The result was a statuette of a lady with a fluttering dress and her wings outstretched behind her. Sykes called it the Spirit of Speed, but the speed of these stately representative cars was never about it, so Johnson coined the name Spirit of Ecstasy. Initially, it was an optional accessory, but in practice, they were equipped in practice with almost all cars, and so the famous statuette became the standard equipment of all Rolls-Royce cars from 1912.


From silver and gold, the statuette has existed in a number of modifications over the years, even with a kneeling lady. The gradual reduction in the height of the body forced it to be reduced, and as a result, several modifications were made to the original design. Originally measuring 18 cm, today it is only 9.5 cm. On the modern, sportier Wraith model, the mascot on the bow was even tilted five degrees forward to increase dynamics.


Between 1911 and 1914, the sculpture was made of silver, then to deter potential thieves, it was only silver-plated with a base of a mixture of zinc, copper, nickel, and tin. However, a gilded version was created, which even won a competition for the most interesting mascot in Paris in 1920.

After locking the car, the statuette "slides" under the surface so as not to attract relentless hands. | Photo: Rolls-Royce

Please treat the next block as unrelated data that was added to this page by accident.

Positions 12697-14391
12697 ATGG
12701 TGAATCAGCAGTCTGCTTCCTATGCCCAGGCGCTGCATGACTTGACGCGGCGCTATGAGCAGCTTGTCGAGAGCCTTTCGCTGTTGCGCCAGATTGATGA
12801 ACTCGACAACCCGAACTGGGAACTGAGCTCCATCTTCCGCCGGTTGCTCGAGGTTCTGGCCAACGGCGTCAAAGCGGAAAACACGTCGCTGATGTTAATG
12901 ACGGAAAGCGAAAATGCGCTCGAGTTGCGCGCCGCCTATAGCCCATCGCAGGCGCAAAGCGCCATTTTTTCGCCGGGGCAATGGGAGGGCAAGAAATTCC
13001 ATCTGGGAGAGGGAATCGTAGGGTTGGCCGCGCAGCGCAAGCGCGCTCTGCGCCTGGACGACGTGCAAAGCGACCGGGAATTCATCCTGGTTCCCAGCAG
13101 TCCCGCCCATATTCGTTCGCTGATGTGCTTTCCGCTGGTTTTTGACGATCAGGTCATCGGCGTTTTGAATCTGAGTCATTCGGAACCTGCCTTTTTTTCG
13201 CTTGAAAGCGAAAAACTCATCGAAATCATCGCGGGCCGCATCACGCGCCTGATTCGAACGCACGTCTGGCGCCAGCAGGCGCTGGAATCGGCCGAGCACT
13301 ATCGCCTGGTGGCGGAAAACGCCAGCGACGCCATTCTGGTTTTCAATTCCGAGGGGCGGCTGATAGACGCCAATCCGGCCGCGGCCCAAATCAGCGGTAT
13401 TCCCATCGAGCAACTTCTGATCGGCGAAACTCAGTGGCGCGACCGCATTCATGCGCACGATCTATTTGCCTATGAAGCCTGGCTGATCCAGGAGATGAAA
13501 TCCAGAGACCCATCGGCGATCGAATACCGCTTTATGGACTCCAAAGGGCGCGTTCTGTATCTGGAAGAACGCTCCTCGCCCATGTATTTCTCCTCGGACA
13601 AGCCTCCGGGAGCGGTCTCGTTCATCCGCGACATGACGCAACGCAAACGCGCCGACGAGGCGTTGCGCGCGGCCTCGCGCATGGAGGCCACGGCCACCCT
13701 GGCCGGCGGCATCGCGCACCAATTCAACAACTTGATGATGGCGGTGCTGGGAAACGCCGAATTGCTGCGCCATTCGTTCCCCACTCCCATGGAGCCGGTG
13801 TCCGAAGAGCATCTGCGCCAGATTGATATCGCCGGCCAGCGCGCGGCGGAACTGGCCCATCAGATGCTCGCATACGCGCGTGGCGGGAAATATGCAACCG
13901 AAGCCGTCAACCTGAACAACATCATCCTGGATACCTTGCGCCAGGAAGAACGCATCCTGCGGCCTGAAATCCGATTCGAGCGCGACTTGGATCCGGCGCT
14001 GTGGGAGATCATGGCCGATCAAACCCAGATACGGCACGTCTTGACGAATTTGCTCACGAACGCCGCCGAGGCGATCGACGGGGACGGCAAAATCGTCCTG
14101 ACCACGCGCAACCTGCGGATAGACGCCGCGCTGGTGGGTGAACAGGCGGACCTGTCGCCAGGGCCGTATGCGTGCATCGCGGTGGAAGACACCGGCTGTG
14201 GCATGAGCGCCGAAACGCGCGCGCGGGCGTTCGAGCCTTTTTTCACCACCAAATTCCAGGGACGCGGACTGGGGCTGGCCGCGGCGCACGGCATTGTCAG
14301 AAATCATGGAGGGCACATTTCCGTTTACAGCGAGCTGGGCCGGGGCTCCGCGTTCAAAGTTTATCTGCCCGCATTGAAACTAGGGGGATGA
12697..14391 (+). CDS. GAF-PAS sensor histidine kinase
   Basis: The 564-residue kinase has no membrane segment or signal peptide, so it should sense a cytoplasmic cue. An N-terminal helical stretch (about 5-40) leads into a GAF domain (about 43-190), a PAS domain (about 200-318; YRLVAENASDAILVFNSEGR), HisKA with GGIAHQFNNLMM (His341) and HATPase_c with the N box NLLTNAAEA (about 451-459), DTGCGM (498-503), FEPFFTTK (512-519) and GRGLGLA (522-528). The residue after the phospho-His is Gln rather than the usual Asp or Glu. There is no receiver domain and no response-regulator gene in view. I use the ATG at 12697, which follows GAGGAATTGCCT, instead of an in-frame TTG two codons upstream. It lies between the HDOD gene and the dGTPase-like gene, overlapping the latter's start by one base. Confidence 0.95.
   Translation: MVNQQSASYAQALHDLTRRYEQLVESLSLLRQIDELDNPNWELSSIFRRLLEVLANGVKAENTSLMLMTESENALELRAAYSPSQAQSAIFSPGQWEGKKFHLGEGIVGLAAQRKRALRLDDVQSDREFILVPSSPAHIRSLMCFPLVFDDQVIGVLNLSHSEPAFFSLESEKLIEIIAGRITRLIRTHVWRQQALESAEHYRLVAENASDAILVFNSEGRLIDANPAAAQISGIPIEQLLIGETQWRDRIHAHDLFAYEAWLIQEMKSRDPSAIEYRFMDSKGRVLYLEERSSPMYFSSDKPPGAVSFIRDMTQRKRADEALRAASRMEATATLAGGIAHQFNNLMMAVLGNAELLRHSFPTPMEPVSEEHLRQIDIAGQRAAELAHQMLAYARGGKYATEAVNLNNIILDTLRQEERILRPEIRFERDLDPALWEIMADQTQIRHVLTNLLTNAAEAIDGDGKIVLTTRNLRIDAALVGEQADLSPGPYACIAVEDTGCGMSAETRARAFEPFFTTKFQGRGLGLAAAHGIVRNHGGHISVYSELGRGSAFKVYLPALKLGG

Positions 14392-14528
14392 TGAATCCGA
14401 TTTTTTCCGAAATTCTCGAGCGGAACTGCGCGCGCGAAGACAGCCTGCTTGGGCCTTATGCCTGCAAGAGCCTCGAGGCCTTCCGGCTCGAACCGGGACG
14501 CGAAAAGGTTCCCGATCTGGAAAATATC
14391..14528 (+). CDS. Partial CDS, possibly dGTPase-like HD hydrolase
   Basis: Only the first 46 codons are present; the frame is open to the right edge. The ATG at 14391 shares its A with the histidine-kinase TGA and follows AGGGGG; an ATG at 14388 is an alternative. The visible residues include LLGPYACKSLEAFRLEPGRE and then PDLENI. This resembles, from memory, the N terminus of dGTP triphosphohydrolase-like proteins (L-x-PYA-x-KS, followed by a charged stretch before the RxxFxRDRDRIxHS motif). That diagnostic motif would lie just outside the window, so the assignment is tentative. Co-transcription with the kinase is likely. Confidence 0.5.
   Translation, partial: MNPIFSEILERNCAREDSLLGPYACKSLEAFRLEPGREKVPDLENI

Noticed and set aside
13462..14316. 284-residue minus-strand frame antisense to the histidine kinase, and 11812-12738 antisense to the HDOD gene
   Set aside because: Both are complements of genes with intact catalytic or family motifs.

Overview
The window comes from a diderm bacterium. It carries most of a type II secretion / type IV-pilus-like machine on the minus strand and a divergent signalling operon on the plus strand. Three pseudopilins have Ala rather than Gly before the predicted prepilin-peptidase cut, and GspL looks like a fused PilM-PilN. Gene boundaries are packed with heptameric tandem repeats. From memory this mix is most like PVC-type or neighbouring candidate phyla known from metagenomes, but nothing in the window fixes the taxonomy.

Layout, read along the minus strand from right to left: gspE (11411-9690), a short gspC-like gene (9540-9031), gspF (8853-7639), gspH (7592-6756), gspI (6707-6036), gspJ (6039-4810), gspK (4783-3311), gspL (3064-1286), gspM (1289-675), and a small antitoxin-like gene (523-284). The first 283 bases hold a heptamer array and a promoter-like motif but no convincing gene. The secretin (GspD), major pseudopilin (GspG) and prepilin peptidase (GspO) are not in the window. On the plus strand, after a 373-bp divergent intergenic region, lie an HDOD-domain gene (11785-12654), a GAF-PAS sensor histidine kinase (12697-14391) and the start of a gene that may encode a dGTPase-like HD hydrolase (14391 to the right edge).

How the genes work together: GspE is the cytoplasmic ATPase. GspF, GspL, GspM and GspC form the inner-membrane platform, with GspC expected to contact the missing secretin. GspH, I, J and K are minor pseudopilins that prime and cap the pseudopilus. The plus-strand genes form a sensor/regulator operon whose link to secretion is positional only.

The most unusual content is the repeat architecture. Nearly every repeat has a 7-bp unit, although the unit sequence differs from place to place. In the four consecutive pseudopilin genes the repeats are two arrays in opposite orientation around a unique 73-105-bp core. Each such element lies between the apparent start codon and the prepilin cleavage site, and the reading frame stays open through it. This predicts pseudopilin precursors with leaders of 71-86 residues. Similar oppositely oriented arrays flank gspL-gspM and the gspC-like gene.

After locking the car, the statuette "slides" under the surface so as not to attract relentless hands. | Photo: Rolls-Royce

Until 1939, Sykes and his daughter Josephine cast the statues themselves in their London workshop, using the traditional, over the 5,000-year-old method of lost wax. It consists of making a precise wax master, which is coated with a special non-flammable material. After heating to a temperature above 1000 ° C, the wax flowed out of it and molten metal was poured into the mold through the same opening. After cooling and removing the outer shell, the casting was carefully polished. This practice was maintained by the British brand until 1999.


Then, in cooperation with a specialized company from Southampton, it introduced a modern casting process. Using a computer, a three-dimensional model of the statuette was created and then its highly accurate wax model, which enabled the creation of a special form. Today, each statuette is created by filling this mold with stainless steel melted at a temperature of 1600 ° C.


Once the steel has cooled, the mold is opened and, after cooling, the final treatment is carried out by a process called peening. The casting is blasted with millions of stainless steel balls with a diameter of only 0.04 mm, which helps to polish the surface without disturbing it. After further necessary modifications, the statuette undergoes strict quality control and is ready for mounting on the iconic mask of Rolls-Royce cars.